Retirement Industry Trends to Watch in 2023
It's no secret that 2022 has been hard for the retirement industry. The Great Resignation saw a record number of the workforce quit their jobs every month with 4 million per month leaving in 2022. With plan sponsors seeing repeated losses, it has been more important than ever to incentivize participants with competitive plans. Add to this the current inflation of the market, and stocks and bonds have been underperforming with negative real returns. Lastly, The Secure Act of 2019 gave fiduciaries new safe harbor provisions, allowing annuities for a 401(k) to be transferred to a different plan or an IRA without paying any charges or penalties, thus increasing the cost and complexity of lifetime income products.
So, will 2023 be any different? Yes and no. Here’s what to expect for the coming year.
Emphasis on Inflation Protection
With supply chain issues starting to be resolved and the Federal Reserve stepping in, we expect to see a decline in inflation. However, it will remain elevated to the rates seen pre-pandemic. The impact of inflation can be seen in the Wharton School’s microsimulation model which found that Millennials have an elevated risk of having their living standards drop when they are retired. Therefore, employees will understandably be looking for inflation protection in 2023. It will be important to take into consideration that a portion of traditional fixed income may soon be replaced by annuities. Additionally, we expect core investment options to be supplemented with a multi-asset inflation hedging option. Real assets such as Treasury Inflation-Protected Securities (TIPS), Real Estate Investment Trusts (REITs), and commodities will be key in creating diversified exposures.
Employees Looking for Competitive Contribution Matching and Health Benefits
In 2023, we expect to see the continuation of employees looking for competitive plans with a newly added emphasis on contribution matching from sponsors now that the IRS has announced it will increase its contribution limits. 401(k)s will now have a contribution limit of $22,500 compared to the previous limit in 2022 of $20,500. IRAs will also be increased from $6,000 to $6,500. Sponsors can capitalize on this change by offering larger matching contributions to encourage employee retention.
Additionally, healthcare costs have been a prime concern for the workforce. To respond to this, employers are planning to rethink their plan designs for the new year. The Mercer survey report, Health & Benefit Strategies for 2023, noted that 41% of employers plan to offer a medical plan option with a low deductible or no deductible in 2023 and 11% are considering it.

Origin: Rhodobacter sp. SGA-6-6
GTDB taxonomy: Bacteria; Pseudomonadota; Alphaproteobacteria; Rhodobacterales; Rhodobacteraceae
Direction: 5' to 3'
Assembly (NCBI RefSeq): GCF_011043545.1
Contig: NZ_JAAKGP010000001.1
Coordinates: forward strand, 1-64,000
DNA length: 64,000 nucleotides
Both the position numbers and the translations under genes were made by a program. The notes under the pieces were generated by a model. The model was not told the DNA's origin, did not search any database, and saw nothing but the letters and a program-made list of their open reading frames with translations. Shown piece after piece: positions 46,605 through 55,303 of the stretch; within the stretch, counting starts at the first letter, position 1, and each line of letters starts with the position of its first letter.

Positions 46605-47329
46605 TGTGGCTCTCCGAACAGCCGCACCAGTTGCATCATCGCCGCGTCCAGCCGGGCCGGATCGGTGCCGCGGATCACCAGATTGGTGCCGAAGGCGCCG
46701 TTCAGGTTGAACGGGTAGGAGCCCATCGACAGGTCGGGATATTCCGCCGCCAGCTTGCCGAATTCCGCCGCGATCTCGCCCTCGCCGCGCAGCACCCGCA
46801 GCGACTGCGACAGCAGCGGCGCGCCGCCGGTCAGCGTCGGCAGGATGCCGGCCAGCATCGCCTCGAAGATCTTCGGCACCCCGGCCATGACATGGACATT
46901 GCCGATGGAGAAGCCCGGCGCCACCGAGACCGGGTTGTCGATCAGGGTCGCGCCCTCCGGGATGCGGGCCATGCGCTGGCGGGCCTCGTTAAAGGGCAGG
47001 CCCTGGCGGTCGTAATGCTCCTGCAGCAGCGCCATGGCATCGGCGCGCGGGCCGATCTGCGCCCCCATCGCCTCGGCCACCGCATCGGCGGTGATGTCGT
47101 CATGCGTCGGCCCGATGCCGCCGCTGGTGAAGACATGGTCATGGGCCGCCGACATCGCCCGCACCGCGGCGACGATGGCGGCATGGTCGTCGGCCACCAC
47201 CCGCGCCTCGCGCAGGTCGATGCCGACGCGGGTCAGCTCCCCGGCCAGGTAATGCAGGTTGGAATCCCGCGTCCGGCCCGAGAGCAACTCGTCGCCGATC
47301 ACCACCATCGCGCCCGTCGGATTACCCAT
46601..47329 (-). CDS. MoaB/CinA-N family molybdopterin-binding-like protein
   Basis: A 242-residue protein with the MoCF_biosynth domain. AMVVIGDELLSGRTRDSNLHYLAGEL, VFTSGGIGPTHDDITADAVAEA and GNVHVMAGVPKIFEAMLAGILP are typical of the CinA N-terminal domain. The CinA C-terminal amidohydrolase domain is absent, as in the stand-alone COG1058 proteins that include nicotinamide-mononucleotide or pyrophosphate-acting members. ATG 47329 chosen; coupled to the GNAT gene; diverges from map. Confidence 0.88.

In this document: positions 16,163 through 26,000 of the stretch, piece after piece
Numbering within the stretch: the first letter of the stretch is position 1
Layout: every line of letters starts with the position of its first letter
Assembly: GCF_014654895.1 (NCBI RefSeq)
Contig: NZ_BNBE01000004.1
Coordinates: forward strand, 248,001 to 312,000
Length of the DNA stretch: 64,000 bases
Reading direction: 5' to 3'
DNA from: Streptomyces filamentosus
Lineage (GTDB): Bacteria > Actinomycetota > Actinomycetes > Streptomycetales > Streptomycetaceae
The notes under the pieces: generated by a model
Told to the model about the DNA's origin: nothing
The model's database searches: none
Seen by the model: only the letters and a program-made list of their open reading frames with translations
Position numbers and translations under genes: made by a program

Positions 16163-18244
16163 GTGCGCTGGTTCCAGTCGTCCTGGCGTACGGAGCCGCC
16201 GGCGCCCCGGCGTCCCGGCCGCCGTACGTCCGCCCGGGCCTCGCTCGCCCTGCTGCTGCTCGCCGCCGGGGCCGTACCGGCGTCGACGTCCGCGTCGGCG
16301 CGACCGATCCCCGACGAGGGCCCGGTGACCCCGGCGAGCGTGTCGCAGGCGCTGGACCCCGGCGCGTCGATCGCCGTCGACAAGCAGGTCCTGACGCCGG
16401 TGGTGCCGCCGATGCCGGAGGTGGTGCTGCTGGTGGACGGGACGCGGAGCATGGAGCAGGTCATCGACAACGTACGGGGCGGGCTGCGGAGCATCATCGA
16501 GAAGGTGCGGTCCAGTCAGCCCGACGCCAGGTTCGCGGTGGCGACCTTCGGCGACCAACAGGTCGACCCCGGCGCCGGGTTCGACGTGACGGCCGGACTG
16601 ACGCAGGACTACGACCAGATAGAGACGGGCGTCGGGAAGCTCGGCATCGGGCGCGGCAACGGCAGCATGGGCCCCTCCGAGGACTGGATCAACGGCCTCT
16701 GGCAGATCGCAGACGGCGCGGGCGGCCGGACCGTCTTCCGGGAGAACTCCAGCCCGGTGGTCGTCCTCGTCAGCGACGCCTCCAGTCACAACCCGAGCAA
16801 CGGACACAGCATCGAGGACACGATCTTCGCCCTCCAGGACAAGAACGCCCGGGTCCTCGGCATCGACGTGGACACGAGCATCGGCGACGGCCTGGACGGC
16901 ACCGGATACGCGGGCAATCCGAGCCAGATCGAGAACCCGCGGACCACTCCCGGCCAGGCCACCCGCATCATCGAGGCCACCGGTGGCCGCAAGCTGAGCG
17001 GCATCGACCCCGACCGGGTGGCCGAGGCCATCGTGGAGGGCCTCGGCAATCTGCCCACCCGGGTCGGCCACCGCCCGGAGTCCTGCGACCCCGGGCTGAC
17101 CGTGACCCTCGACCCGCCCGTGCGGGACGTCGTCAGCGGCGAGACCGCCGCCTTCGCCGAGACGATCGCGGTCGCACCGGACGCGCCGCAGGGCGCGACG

Importance of Personalization
Anticipate sponsors to offer more personalized services to their participants as well. As multiple generations are employed together, a traditional one-size-fits-all benefits plan just isn’t cutting it anymore. Cookie-cutter plans are causing workers to turn down jobs in search of somewhere else where benefits are more attributable to them. Thus, it may be helpful to explore manipulating benefits into a selection of resources that individuals can allocate based on their needs.
With the emphasis on personalization being a major trend for 2023, look for managed accounts to be on the rise, especially now that program fees have been on a downward trajectory. The utilization of dynamic QDIA, which allows participants to transition from target date funds into managed accounts, is becoming popular because it can be used as an adoption tool for managed accounts.
New Legislation – SECURE 2.0
We anticipate that The House and The Senate will come to an agreement on New Legislation that will impact 401(k) Retirement Plans. There are still various options and details being proposed by both sides, but it is anticipated that a mutual agreement will be reached and new laws enacted that will impact the retirement industry and employers who sponsor retirement plans.
Are You Ready for 2023’s Retirement Industry?
These 2023 retirement industry trends set a clear example that plans are going to need to be more personal than ever. Key categories can be addressed for next year such as health benefits, inflation protection, and contribution matching. With an ever-changing and often volatile market, watching industry trends is a pivotal tool that makes a retirement plan design extremely successful for both sponsors and participants. Another crucial tool is having a professional expert to help. RPCSI is ready to assist. Click here to request a quote.